youANDme is deeply engrained in the German electronic music world, especially the international Berlin club scene. Name a label, he is probably involved in it. Pick a club edit, he probably made it. There are few artists that can say they contribute as much quality as well and quantity to the electronic scene as youANDme.

What started as a passion has progressed to become an illustrious career. An international DJ considered by his peers as a flawless professional, you will be hard-pressed to find a more well-respected professional. As part of our Behind The Headphone Series, we pinned youANDme down and discussed the world of edits, imprints and club culture.

You are behind a whole host of labels. Rotary Cocktail Recordings, Polymorph, CUTZ.ME and three other ‘mysterious’ imprints. What is the thinking behind running so many? Is there a benefit musically of having these different imprints?

That was just a natural process without a big business plan. After we finished our social service in Germany we took the final payment from the German government and used it to press the first record. It was just for fun. We wanted to fulfil our dream of releasing just one vinyl. We were a bit lucky because the first release sold well. As we earned money from more releases we had the chance to sign music from other artists. 

Creating different labels is just better if you love different styles of music. Most people get confused if you release a deep house record followed by a banging acid techno release. So it’s better to create different brands for different music and separate them. 

As someone that is involved in a lot of labels, you must be passed a lot of demos. Do you think the quality of music has increased or decreased since you first started receiving demos and what would your advice to any aspiring artists be for getting your music heard?

I think I am honest when I say that the quality of music has decreased over the years. First of all, it’s really easy to send out a demo. You just have to write an email with your music to the label. I can understand that new producers want to release their music quick but sometimes it’s better to wait a little bit longer, practice your skills and try to develop your own musical signature. It can also help to test your stuff in a club and see the reactions of the crowd.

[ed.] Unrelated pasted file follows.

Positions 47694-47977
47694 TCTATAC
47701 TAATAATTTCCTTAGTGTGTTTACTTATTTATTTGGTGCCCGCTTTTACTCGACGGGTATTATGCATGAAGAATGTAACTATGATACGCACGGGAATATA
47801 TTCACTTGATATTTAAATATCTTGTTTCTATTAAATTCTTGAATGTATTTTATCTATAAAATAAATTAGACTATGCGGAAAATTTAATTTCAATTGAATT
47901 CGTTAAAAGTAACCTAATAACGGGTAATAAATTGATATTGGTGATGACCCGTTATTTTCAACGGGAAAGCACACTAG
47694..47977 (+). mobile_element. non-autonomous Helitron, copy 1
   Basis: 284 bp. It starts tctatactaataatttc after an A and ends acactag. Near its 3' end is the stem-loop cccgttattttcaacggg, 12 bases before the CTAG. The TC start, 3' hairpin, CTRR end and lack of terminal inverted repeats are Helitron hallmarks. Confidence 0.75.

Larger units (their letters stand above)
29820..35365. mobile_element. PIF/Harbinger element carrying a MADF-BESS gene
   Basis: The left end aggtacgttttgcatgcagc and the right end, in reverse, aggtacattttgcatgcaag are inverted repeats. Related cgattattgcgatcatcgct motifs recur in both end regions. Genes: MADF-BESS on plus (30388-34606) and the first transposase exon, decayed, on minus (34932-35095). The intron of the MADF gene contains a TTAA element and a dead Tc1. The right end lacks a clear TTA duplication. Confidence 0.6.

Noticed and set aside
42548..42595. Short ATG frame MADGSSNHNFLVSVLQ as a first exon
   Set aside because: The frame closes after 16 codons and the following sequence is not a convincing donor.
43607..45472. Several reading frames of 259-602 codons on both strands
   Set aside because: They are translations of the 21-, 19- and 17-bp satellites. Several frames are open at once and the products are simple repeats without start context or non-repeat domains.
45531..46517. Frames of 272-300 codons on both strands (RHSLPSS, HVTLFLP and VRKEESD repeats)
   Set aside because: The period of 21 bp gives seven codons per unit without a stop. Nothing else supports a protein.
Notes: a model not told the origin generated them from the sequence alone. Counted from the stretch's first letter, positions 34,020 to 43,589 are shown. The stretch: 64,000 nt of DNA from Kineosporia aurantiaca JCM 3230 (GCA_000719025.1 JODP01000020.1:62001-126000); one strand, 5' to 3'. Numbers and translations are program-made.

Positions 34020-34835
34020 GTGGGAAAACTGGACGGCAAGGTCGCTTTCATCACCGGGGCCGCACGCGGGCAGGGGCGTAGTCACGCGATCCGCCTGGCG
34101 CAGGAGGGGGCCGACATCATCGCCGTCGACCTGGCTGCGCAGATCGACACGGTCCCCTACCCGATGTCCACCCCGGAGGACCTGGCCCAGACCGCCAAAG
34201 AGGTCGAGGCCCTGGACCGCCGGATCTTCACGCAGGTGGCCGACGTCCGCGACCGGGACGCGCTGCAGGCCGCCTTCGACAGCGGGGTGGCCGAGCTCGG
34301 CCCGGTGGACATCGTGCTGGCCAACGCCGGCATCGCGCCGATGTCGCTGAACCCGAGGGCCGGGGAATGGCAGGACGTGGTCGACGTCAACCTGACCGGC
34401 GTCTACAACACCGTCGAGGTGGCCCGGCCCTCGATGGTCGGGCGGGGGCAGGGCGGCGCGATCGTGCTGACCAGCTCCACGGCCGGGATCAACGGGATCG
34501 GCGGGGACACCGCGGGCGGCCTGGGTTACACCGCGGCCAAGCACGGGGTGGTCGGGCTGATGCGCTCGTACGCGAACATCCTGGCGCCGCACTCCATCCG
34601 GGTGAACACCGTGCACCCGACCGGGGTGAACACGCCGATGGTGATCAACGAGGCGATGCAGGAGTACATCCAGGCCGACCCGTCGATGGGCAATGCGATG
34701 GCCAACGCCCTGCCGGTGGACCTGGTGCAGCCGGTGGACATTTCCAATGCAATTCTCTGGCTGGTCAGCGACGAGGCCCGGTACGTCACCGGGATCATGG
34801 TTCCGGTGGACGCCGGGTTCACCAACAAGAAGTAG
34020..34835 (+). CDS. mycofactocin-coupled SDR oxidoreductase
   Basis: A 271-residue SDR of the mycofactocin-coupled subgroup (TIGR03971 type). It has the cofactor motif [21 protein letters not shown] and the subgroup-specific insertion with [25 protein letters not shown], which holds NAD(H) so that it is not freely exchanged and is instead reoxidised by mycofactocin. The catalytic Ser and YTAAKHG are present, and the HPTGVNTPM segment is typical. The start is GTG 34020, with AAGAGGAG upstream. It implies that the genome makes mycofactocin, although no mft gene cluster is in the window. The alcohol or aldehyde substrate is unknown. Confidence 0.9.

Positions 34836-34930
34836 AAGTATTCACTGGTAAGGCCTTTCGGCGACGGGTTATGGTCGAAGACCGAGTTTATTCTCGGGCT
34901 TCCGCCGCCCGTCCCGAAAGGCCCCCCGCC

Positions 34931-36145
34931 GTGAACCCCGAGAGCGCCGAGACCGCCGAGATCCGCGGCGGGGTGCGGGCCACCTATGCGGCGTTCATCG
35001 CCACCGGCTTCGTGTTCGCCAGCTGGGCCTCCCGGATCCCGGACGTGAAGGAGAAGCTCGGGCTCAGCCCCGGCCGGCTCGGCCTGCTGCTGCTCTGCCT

What has been the hardest moment in your career so far and what did you do to overcome this?

There was not really a hard moment for me. I’m in the lucky position that I can make a living with the stuff I love. I had never the dream to become an A++ superstar DJ because then you will lose your complete artistic freedom. I’m in a solid position that I can do the music which comes from the heart. All my passion goes into it and I have the pleasure to play gigs worldwide for people who love good electronic underground music.

As an artist youANDme is deeply engrained in Berlin club culture. There has been a huge problem with club closures across the electronic world but most recently in Berlin. Do you think more should be done to protect these venues and if so why is it important they stay open?

Of course, clubs should be protected because they are an important part of the culture like operas or theatres. It’s often a safe space for people to discover new things.

I’m always sad if a nice club has to close. Especially in Berlin, there is a lot of big money coming to the real estate market because the city is so trendy and rich people want to make a ton of money with their investment. The people with the money just forget the reason why there is the hype and that club culture is a big part of it. That is the worse part of capitalism and free markets. 

We have a good institution called “Club Commission” who fights for the rights of the clubs. If we can win the battle against the big money is another question but I hope for every closed club there will be two new ones. Maybe not in the centre of the city anymore but a little bit more outside.

Edits have become as much a part of youANDme as your original EPs. How do you go about choosing which tracks to edit?

I m a bit obsessed with doing edits just for my DJ sets. It makes your set special and it happens often that people asked which version I played? It’s also nice to learn much about the productions of other artists if you edit it. 

Sometimes if an edit is really worth releasing I contact the original artist or the label and asked if it’s possible to license it. The last time it happened with a great 20 years old record of Jesper Dahlbäck. He liked the ideas of my 2 edits and gave me the friendly permission to release it as CUTZ#6 which is out now.

Is there a story or moment in your career that sticks out above any other for being a complete disaster or a pinch yourself how did that just happen moment?

There are a lot of stories about missed flights and travel issues, but a complete disaster is jumping needles during a mix. Most clubs are not well prepared for playing vinyl anymore which is a bit of a shame because I love the vinyl culture so much. For me, it’s still the pure art form of djing, but I’m always prepared if it’s not possible to play with turntables. I record every new vinyl and have a digital copy on my sticks. 

Finally, if you could produce a track with anyone past or present who would it be and why?

I really love the voice of Rosin Murphy and it would be a pleasure to produce a track with her. Hopefully one day it will be true.